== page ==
The new laws coming into effect in October and how they will affect you in Sheffield
The Government has hastily – and quietly – introduced several new coronavirus rules, laws and punishments.
Some of the new rules come into force immediately, while others will begin in October. Here’s a breakdown of what you need to know.
New self-isolation rules
From 28 September, people will be required by law to self-isolate. There will be a payment of £500 for those on lower incomes who cannot work from home and have lost income as a result. Anyone who breaches this new law without a "reasonable excuse" will get a £4,000 fine for their first offence - rising to £10,000 if it is their second or third.
The Government says this could include business owners who threaten self-isolating staff with redundancy if they do not come to work, sending a clear message this will not be tolerated. You could also be fined £1000 for maliciously forcing others into isolation by falsely telling authorities that they could have come into contact with the virus.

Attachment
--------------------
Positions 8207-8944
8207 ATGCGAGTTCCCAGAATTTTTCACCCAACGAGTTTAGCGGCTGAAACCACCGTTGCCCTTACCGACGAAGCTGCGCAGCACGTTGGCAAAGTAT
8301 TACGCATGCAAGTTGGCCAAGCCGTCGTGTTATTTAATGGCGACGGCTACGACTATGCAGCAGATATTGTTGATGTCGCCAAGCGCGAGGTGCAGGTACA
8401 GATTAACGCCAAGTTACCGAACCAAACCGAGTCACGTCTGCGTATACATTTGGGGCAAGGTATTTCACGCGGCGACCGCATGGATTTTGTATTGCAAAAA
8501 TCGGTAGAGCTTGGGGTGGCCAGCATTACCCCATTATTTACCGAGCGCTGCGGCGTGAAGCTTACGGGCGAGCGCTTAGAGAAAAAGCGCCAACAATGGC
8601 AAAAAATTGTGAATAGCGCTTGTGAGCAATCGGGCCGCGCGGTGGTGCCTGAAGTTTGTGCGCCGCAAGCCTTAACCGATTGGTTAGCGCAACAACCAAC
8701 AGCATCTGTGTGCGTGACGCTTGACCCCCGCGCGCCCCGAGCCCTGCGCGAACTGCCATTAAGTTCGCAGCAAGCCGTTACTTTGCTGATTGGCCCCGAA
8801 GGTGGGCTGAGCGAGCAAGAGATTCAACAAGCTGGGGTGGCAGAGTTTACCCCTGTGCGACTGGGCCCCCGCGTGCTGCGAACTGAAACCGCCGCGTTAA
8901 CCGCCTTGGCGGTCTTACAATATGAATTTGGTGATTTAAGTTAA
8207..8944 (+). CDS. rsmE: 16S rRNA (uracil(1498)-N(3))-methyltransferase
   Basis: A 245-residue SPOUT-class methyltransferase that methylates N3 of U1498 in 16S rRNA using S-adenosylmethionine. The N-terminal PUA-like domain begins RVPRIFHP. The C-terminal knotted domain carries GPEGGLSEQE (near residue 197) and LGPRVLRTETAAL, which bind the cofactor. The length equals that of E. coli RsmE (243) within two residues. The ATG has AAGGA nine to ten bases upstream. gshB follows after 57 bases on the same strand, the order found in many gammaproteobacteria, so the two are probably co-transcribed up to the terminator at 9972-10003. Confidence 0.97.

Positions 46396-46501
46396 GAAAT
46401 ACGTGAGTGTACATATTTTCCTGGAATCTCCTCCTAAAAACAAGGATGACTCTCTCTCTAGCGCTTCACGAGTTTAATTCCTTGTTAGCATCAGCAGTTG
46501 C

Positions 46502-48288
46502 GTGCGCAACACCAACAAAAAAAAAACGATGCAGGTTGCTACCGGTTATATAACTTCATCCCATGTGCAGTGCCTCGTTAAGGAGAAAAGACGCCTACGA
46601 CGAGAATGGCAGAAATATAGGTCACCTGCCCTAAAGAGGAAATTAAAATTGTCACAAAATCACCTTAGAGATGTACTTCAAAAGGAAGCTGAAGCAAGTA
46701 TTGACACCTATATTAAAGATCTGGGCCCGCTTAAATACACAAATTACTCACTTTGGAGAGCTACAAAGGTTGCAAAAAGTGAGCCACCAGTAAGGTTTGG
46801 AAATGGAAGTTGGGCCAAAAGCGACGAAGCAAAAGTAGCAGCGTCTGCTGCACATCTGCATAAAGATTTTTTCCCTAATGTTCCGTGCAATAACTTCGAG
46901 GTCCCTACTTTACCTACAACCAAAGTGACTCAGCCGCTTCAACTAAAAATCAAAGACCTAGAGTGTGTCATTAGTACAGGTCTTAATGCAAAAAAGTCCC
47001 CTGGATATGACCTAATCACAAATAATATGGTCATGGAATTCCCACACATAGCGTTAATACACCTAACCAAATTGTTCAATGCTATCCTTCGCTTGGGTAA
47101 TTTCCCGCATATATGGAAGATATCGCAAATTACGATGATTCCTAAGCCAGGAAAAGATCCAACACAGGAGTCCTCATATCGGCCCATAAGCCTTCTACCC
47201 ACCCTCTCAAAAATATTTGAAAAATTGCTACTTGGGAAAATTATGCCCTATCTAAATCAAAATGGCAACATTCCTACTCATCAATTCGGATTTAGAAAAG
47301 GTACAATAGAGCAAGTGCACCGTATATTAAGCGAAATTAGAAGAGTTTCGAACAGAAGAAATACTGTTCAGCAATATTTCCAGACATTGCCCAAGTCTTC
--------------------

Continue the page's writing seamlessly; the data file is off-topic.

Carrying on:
There are also fines for people who try to go into work when they should be in isolation and who fail to tell their employer about their situation.
Changes to the furlough scheme
The Coronavirus Job Retention Scheme will close on 31 October and replaced by the Job Support Scheme, which requires workers to fulfil at least one third of their contracted hours to be eligible to get financial help.
HMRC is now urging those who have taken advantage of the system to voluntarily confess to furlough fraud through a 90-day ‘correction window’. HMRC has promised leniency to firms who shop themselves in - but those who do not risk hefty financial penalties and even prosecution.
More restrictions on the hospitality sector
Pubs and other venues in England are also banned from playing loud music or allowing singing or dancing. They have also been banned from playing music on the premises louder than 85 decibels.
Live music performances are exempt from this rule.
There are a host of restrictions in place in areas currently subject to local lockdowns, with more towns and cities likely to face the same fate soon as infections continue to rise. These include restrictions on gatherings between different households, the opening of pubs, bars and restaurants and travel restrictions. They are enforced with fines.